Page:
Thursday, 01 April 2021 07:23

Oil running in place amid large reserves

According to trading data, global oil prices ended up with a decline by more than 2% at the close of Wednesday’s trading. However, there was a more than 20% growth registered at the end of the first quarter.

Following the results of Wednesday's trading, the price of June futures for crude fell by 2.7% to $ 62.74 per barrel, and the price of May WTI futures — by 2.3% to $ 59.16 per barrel. Today, Brent regained 0.45%, making $63.20 per barrel in the morning.

Brent and WTI crude oil rose by 21 and 22% in the first quarter respectively.

Expectations for global economic growth in 2021 have been raised from 4.8% to 5.1% since the last meeting of the OPEC+ monitoring committee, but this forecast may be revised, OPEC Secretary General Mohammed Barkindo said during yesterday's meeting of the committee.

According to him, this forecast is based on uncertainties, such as the spread of COVID-19 virus mutations, uneven vaccine supplies, the continuation of quarantines and the beginning of the third waves of the pandemic in different countries, as well as inflationary pressure.

"Moreover, we also saw oil futures move into contango for the first time since mid - January, although they returned to backwardation again as markets digested the Suez Canal lockdown," he said.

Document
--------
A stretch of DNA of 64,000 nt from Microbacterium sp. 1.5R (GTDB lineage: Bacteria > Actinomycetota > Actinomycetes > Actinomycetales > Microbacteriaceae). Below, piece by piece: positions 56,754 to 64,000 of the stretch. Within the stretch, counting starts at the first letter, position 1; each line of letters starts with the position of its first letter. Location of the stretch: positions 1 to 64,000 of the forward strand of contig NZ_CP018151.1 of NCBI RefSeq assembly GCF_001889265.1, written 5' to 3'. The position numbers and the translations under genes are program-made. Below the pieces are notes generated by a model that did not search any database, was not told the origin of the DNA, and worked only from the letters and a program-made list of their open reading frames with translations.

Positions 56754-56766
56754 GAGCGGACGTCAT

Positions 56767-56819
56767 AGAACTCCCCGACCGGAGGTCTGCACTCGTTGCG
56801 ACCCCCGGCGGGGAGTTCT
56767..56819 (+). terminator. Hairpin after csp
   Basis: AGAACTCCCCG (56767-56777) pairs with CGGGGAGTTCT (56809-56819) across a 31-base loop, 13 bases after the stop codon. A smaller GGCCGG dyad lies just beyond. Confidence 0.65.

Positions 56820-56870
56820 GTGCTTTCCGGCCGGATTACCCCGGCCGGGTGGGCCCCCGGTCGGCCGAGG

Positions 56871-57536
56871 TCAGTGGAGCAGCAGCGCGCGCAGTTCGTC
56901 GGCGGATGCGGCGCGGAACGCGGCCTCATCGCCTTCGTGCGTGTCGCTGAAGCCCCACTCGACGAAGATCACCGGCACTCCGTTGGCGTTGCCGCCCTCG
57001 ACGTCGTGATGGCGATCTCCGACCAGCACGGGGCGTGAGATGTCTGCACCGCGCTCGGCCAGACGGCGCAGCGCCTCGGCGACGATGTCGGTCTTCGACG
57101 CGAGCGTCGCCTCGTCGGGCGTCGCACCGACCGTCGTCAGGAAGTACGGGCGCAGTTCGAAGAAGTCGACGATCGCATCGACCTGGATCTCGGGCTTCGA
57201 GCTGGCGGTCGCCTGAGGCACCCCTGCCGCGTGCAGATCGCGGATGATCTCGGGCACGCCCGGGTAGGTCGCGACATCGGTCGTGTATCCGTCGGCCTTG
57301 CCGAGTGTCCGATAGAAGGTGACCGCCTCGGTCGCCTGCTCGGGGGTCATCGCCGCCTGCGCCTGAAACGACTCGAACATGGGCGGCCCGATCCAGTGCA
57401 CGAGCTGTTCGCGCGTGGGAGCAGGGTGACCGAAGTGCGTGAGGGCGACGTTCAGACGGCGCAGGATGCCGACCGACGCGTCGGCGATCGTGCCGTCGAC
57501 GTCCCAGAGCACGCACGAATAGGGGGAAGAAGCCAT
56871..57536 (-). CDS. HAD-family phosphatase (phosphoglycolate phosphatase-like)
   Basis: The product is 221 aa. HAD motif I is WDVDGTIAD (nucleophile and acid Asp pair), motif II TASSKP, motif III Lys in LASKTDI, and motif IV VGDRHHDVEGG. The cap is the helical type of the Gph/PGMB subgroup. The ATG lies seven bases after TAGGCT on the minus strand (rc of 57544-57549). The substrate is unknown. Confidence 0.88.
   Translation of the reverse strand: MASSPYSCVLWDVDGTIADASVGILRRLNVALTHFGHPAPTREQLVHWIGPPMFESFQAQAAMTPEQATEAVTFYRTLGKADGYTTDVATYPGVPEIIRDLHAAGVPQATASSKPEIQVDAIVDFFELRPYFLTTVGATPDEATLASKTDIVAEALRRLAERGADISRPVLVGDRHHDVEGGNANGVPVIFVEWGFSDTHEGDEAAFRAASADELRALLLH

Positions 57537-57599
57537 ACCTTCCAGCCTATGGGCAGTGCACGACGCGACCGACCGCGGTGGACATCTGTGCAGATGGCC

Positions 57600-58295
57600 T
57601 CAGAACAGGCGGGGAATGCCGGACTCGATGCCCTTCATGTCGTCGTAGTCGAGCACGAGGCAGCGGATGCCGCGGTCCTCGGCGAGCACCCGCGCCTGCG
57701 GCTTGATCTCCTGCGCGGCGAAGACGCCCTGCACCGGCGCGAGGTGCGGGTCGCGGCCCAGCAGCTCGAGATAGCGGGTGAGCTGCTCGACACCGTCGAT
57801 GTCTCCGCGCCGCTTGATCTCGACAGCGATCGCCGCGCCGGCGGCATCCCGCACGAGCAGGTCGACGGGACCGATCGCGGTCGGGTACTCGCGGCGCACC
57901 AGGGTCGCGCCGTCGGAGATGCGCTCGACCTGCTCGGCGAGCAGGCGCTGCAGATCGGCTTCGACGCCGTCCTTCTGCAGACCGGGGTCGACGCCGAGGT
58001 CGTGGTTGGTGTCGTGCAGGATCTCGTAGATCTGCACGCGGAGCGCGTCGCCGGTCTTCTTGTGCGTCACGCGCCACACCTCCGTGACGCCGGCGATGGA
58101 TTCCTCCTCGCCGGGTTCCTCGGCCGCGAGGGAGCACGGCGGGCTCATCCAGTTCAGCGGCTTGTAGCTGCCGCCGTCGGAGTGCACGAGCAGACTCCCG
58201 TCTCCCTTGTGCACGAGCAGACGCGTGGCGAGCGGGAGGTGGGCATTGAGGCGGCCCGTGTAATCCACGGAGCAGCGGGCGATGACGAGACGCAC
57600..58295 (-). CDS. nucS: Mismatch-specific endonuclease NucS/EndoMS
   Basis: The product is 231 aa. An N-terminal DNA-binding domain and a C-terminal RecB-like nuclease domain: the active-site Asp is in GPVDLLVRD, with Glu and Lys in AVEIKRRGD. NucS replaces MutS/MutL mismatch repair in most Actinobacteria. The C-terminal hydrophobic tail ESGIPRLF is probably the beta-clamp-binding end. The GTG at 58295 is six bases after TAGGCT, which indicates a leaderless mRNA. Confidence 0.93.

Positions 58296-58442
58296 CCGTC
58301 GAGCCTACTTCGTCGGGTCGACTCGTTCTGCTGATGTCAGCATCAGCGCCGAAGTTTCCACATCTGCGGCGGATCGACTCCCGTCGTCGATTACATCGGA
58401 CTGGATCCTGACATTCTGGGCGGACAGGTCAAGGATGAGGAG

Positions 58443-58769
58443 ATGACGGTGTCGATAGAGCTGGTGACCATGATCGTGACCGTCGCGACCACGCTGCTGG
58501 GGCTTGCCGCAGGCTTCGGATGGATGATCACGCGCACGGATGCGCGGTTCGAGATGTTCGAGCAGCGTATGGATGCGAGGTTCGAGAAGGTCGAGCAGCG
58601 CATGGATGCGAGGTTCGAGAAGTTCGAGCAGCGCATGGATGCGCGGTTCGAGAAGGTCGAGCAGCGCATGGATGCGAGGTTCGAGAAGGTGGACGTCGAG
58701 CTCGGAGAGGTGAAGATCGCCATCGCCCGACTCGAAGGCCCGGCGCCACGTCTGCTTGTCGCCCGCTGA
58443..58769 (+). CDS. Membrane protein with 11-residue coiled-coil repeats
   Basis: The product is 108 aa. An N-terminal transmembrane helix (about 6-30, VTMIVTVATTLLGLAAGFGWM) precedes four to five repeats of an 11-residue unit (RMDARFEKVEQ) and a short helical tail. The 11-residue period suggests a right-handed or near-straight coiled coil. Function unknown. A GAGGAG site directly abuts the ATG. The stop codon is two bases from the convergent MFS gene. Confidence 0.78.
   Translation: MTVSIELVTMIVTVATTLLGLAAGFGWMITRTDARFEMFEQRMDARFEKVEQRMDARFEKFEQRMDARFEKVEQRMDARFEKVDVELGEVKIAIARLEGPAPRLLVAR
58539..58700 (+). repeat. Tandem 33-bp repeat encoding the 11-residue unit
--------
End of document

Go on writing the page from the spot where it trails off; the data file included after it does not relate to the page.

Barkindo said that the estimate of global oil demand in 2021 will be slightly revised to 5.6 million barrels per day (the previous one was 5.9 million b /d).

"Barkindo noted that “oil supplies from non-OPEC countries (the report includes also OPEC+ countries) are projected to grow by 1 million b/d in 2021, compared to 0.7 million b/d expected previously (March 3, according to the OPEC report in mid-March), while the forecast for liquid hydrocarbon supplies from the United States remained unchanged, assuming an increase of 0.16 million b/d in 2021”.

In mid-March, OPEC raised its forecast for the growth of supplies of liquid hydrocarbons from non-OPEC countries, mainly due to the revision of the estimate for Russia, proceeding mainly from the results of 2019, as well as 2021.

Preliminary data for February show that commercial stocks in OECD countries decreased by 45 million barrels compared to 14 million barrels in January, but the level of stocks is 95 million barrels higher than in the same period last year and 58 million barrels higher than the average for the period 2015-2019.

The OPEC Secretary General particularly noted the contribution of Saudi Arabia to the reduction of reserves in the form of voluntary restrictions on oil production by 1 million b/d.

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